The Kremlin withstood the Cold War. But it's being destroyed by crows.
By Karoun Demirjian June 3, 2015
A crow sits on a sculpture of double-headed eagle, Russia's State Emblem in St.Petersburg, Russia, Thursday, Dec. 4, 2014. (Dmitry Lovetsky/AP)
The latest threat to the Kremlin has nothing to do with the constant struggles between hawks and doves in Putin's administration. Instead, it's coming from crows.
The Kremlin is being besieged by crows, who have been pecking away at the buildings, threatening their grand facades, disturbing tourists and once even reportedly stealing classified papers to make nests.
The problem has long plagued Russian officials, who over the years have tried to get the crows to flee the fortress using everything from firing squads (that was the method of choice during Lenin's time) to hawks that would hunt the crows as prey. None have rid the Kremlin of the cawing ornithological menace.
But Russian authorities have high hopes for their latest strategy: an eagle owl named Filya, who has been undergoing special training for the role of fearmonger-in-chief.
Eagle owls are the natural enemies of crows? Sergei Devyatov, head of the Federal Security Guard Service, said at a book signing event Tuesday, according to Russian news service Interfax. Filya's been attacked by crowds of crows in the past, Devyatov explained, but an eagle owl, with a wing span of two meters, can easily cut through a flock of crows?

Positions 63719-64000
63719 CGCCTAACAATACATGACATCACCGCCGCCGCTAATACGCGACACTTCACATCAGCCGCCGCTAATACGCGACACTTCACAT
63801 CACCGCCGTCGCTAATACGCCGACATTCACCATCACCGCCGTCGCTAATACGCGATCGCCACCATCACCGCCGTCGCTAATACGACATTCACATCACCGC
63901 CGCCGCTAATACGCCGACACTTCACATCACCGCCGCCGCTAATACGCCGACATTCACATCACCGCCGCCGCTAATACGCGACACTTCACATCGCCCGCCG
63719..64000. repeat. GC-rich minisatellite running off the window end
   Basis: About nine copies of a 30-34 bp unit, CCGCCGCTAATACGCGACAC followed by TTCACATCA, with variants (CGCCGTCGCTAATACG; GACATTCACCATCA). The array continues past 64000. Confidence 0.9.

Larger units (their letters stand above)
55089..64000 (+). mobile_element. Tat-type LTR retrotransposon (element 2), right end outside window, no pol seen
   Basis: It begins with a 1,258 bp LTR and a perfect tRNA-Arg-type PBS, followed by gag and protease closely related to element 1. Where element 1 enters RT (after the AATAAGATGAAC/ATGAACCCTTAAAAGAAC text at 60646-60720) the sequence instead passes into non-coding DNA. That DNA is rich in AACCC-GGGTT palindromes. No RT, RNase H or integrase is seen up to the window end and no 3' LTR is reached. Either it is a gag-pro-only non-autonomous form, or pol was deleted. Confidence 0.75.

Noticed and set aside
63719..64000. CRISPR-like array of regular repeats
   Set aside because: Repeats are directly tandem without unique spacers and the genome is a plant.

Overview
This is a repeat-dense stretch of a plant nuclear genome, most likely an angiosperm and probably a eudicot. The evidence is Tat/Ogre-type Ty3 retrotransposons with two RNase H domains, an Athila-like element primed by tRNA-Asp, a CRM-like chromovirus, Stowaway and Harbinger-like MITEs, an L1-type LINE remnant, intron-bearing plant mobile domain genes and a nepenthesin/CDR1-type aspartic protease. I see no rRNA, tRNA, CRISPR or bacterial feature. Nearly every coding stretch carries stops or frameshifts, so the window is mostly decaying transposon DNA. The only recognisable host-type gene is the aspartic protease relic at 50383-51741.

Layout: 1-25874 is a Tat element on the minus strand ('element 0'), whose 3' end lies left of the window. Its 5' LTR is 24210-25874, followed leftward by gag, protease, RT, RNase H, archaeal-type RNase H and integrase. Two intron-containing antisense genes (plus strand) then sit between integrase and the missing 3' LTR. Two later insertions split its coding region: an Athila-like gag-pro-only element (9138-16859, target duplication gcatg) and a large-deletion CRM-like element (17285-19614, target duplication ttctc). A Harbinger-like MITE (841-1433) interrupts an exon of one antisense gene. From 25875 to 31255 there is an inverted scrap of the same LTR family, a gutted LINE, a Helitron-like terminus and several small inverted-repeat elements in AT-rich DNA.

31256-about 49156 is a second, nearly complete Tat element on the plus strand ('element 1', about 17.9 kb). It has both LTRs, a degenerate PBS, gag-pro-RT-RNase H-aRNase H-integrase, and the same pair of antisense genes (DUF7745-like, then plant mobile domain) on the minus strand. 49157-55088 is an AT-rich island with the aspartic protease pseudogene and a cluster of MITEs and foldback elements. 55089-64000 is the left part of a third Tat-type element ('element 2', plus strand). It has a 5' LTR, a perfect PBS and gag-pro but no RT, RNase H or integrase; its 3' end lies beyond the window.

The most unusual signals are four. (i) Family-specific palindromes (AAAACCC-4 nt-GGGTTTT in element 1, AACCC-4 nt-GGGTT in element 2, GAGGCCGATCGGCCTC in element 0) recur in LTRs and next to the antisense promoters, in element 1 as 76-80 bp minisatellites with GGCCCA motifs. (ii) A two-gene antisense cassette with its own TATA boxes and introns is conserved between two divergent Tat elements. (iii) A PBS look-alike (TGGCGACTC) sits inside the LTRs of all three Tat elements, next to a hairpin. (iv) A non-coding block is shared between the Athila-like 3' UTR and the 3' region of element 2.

The video below shows what an eagle owl looks like coming in for a killer landing. (Pretty scary-looking stuff.)
Once Filya starts hanging around and dive-bombing into enough crows, Devyatov is sure they'll get the message and scram.
But the best thing about Filya as a crow-fighting strategy? He won't rust or break, and his work ethic would put even the most dedicated apparatchik to shame.
Filya the Eagle Owl is an all-weather, round-the-clock bird, slowly flying above a flock of crows and catching everything he can reach? Devyatov continued in a seeming paean to the eagle owl, according to the Interfax report. With God's blessing we will cope with the crow problem, using an ornithological method.
So, eagle owl to the Kremlin's rescue. Now if only Filya could figure out world peace.